Sensors for the reference marking and for the injection start are indicated at 10 and 11. They pass their output signal on to a counter 12, the reference marking sensor 10 being connected with the STOP input of the counter 12 and the injection start sensor 11 being connected with the START input of the counter 12. A control input for the counter frequency of the counter 12 is marked 13. A frequency signal which is dependent on temperature or on the starting signal, for instance, is present at this control input 13. On the output side, the counter 12 is connected with a converter circuit 14, in which an angle signal relating to the crankshaft position is produced, with the aid of an rpm signal supplied via an rpm input 15 (detected, for example, via the frequency of recurrence of the reference marking). A comparison point 16, a PI governor 17, a switching circuit 18 and finally a trigger circuit 19 for a timing device (not shown) follow. The set-point value for the injection onset is produced in accordance with rpm and load via a characteristic data map 20, the output value of which is correctable in accordance with rpm and, in accordance with engine temperature, by means of a corrective map 21. The final set-point signal for the injection start then, like the actual signal, is supplied to the comparison point 16; the deviation between the actual and set-point signals is then processed in the governor 17 and finally delivered to the control circuit 19 for the timing device.
The alternating switch 18 shown in its normal position receives a signal at its second input from the open-loop control performance map 23 for the injection start, the values of which can be read out in accordance with rpm and load. In case of error, which is represented in the drawing by the dashed lines from the individual sensors and circuits leading to the alternating switch 18, the block 23 comes into play. The line 25 marks an injection start sensor failure; line 26 indicates an overly narrow counting range in the counter 12, for instance in the event of an incorrect counting signal; and line 27 indicates an error in the conversion circuit 14, which may be of various kinds. All three lines 25-27 and, as needed, a further error signal line 28 as well are carried to an OR gate 29, the output signal of which in turn determines the switching position of the alternating switch 18.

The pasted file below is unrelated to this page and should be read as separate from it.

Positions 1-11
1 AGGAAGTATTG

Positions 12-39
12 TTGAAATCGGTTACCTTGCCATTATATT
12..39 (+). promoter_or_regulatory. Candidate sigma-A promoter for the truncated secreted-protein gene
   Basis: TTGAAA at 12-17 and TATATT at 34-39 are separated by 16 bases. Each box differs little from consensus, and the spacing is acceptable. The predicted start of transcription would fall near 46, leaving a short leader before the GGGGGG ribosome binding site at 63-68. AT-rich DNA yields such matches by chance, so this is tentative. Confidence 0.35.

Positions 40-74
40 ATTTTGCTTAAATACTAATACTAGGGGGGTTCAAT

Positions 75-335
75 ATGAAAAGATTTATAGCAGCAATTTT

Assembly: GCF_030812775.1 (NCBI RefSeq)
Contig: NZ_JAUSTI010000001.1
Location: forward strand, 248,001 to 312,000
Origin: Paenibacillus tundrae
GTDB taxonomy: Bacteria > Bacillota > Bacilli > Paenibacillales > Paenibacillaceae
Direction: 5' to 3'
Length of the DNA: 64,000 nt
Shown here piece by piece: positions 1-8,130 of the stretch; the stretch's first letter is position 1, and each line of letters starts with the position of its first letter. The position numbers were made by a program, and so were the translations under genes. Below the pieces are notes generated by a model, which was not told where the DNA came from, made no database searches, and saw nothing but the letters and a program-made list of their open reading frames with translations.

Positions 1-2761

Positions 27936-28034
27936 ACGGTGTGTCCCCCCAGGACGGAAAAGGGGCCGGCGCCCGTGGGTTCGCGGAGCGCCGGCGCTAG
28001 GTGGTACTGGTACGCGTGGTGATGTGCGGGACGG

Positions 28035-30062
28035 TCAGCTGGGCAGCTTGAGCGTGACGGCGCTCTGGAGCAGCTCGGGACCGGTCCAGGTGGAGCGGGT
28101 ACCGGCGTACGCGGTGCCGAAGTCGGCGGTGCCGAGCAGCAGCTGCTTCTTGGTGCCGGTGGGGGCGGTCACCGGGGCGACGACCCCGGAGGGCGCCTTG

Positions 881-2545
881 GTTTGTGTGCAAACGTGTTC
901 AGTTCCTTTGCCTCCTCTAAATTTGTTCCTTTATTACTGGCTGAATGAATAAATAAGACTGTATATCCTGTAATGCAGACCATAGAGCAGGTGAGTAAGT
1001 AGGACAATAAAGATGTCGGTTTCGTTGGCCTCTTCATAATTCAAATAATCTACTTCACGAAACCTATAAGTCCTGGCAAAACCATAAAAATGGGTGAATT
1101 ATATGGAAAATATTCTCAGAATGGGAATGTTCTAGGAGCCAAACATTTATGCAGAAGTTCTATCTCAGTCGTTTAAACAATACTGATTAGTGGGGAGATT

The mode of operation of the controlling device for the injection start shown in FIG. 2 is as follows:
If an injection signal as in FIG. 1B occurs, then the counter 12 starts its counting process, which lasts until the appearance of the reference marking, with a frequency which is controllable via the input 13. The result of counting, which finally corresponds to the signal duration shown in FIG. 1C, is then converted into a crankshaft angle signal. This signal indicates the angular position of the injection start, and this angular position is then compared with the set-point value formed via the performance map 20 and 21. The two performance maps 20 and 21 are embodied separately rather than in combined form, because in purely technical terms it is more expensive to produce multi-dimensional performance maps than to produce three-dimensional performance maps and then combine their output values.
In the PI governor 17 which follows, the deviation is then reduced to zero if possible, and the corresponding trigger signal for the timing device is furnished via the alternating switch 18.
In order to be able to maintain emergency operation in case of failure, injection start control values which are possible, although perhaps not optimal, are prepared in the open-loop control performance map 23. As shown in FIG. 2, in case of failure a fuel quantity limitation also comes into play, which can be realized by means of a limitation circuit 30. This circuit receives a fuel quantity control signal QK and in case of failure reduces this quantity signal to 70% of the originally required value, in order to assure that emergency vehicle operation is still possible.
With a view to computerized realizations, which are more and more in demand for the sake of flexibility, one possibility for a computerized realization of the invention is described below.